Ginger is a wholly unique flavor. It’s both tangy, spicy, fruity, and slightly sweet. Wester cultures use it mostly in sweets and desserts and Eastern cultures use it in savory dishes. You can make/flavor beer, wine, and liqueur with it. And, above all else, it can gently soothe an upset stomach. However much I love ginger, I realize that it falls into the same category as cilantro– the “love it or hate it” category. Candying ginger is easy to do and delicious to eat– it also mellows the flavor significantly, making it suitable for even the ginger-weary.
Ginger is a root that originated in Southern Asia and is now grown many tropical or subtropical regions of the world. Ginger’s fascinating flavor was at one time a rarity for Western cuisine and reserved only for special occasions or holidays. Americans and Brits love it in desserts of all types and bring it to the coveted realm of “tradition!” when we make our beloved gingerbread at Christmas.
Indeed, the smell and taste of it always reminds me of Christmastime and I don’t think that association will ever escape me– nor would I want it to. I make an adapted recipe for gingerbread from the Middle Ages that is nothing more than honey heated with ginger and spices and then mixed into breadcrumbs. This thick pot-pourri plaster is then rolled into balls and dipped in superfine sugar to create a frosted effect. They’re delightfully chewy and perfect with my mulled wine.
If you’ve never done it before, I don’t know if I could properly tell you how incredibly fulfilling it is to candy things– lemon rind, whole kumquats, etc. It is very easy and the results are that rare combination of beautiful and enjoyable. Candied lemon rinds or candy ginger look like a million bucks scattered on the top of a cake or cookies and could be blended into any sugar cookie to add a blast of refined flavor.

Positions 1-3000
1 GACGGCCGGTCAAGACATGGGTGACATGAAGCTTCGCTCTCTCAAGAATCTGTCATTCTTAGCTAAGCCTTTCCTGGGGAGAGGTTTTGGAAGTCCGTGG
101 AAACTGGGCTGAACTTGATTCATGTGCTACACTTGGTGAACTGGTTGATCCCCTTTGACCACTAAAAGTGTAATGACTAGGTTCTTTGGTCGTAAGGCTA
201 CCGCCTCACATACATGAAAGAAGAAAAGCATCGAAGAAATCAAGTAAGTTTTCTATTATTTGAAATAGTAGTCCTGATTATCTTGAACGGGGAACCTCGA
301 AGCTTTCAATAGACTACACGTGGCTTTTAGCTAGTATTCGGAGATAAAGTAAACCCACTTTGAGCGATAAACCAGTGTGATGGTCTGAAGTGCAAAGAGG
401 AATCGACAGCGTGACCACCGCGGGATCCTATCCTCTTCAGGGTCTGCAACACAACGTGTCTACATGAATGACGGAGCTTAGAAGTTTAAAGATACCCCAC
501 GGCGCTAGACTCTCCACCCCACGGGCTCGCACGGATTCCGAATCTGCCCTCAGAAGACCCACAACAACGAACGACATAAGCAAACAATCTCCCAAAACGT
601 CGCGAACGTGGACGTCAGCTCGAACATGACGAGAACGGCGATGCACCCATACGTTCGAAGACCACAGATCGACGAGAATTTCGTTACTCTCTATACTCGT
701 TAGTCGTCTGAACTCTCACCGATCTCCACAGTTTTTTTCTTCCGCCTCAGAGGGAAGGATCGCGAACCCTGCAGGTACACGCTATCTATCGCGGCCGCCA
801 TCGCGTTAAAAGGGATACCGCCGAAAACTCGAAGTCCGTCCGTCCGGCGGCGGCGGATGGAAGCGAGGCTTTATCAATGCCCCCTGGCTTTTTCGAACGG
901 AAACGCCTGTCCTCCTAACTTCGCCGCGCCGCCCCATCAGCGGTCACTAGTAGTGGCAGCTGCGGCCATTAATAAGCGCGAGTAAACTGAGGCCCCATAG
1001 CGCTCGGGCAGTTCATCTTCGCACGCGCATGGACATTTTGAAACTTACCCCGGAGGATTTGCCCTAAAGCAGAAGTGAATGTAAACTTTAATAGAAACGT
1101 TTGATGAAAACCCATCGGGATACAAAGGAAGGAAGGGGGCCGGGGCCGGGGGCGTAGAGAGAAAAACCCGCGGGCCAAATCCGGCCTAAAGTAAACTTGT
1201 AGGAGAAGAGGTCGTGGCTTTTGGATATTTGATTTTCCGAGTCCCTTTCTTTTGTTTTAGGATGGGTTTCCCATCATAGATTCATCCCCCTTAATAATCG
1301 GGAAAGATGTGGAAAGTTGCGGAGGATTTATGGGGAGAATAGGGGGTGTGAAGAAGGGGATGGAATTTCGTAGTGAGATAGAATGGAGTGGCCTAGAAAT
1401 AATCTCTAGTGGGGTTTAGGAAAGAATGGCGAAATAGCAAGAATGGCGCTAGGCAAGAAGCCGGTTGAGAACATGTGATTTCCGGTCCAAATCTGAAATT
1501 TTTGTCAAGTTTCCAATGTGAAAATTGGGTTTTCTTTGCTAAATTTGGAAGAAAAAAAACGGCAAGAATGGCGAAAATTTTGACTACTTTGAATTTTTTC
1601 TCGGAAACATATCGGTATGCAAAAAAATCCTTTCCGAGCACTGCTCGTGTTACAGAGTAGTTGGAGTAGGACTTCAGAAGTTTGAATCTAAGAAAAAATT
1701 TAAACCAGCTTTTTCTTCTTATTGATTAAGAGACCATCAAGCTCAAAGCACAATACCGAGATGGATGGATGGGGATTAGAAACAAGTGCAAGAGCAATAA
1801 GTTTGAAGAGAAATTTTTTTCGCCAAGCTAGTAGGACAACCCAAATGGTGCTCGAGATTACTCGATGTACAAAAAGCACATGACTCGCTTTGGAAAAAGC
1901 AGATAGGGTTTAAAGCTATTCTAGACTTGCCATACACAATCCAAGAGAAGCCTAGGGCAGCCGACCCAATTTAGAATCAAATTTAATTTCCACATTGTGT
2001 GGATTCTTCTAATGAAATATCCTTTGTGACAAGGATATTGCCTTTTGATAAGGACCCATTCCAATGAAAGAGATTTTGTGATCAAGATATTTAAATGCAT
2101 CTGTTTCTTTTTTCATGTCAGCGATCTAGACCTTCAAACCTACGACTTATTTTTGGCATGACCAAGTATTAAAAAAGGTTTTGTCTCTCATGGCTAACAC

As I said, I know that ginger is a cultivated taste and you can even use the best pasta maker machine to prepare the form of your candies. But, candied ginger seems to bridge that gap. The texture of the root is turned dense, each pale sliver glistens with sugar, and every bite runs a full course through sweet to spicy to sweet again. These are ideal to put out at a little get together, in a pile on a nice dish these take your party from fun to classy.
If everything else about candied ginger doesn’t please you enough, consider that you get an amazing by-product from the process: ginger syrup. It’s perfect for mixing into a cocktail and tea or pouring over vanilla ice cream on a hot day for a refreshing treat.
Don’t discard the leftover syrup the ginger cooked in! Use it to glaze cakes, mix into cocktails or iced tea, or to pour over ice cream. Keep it in an airtight container in the fridge.
- 1 medium sized fresh ginger root
- 1 cup sugar + 1/2 cup sugar for later
- 1 cup waterInstructions
The skin is very tough and fibrous on ginger, so gently peel it but try not to waste a whole lot of it.Once it is peeled, cut it into either little rounds or coins or into matchsticks. Whichever shape you use, just make sure to make the slices on the thin side. Combine the cup of sugar and the cup of water in a saucepan and bring to a boil. Once boiling, gently add in your ginger and then reduce the heat to low and let the pan come down to a simmer. Let the ginger simmer for a half hour– no real need to stir unless a piece is stuck to the side or isn’t covered with the syrup.
After the half hour, turn off the heat. Line a baking sheet or large cutting board with parchment or wax paper (this makes clean up easier!) and put a cooling rack (the same you’d use for cakes or cookies) on top. Remove the ginger from the syrup and arrange the pieces on the cooling rack. Allow the pieces to cool and dry out for about an hour or so in a dry place. When they are almost dry, roll each pieces in the 1/2 cup sugar.
Remove the parchment or wax paper from the sheet or cutting board and put down a clean piece. Arrange the now candied ginger on the board and all them to rest again for another half hour or so on the board in a cool and dry place. The candied ginger should be firm and thoroughly crusted with glistening sugar. Place them in an airtight container and keep them in the fridge for up to two weeks and snack on them at will… or every time you raid your fridge looking for something sweet.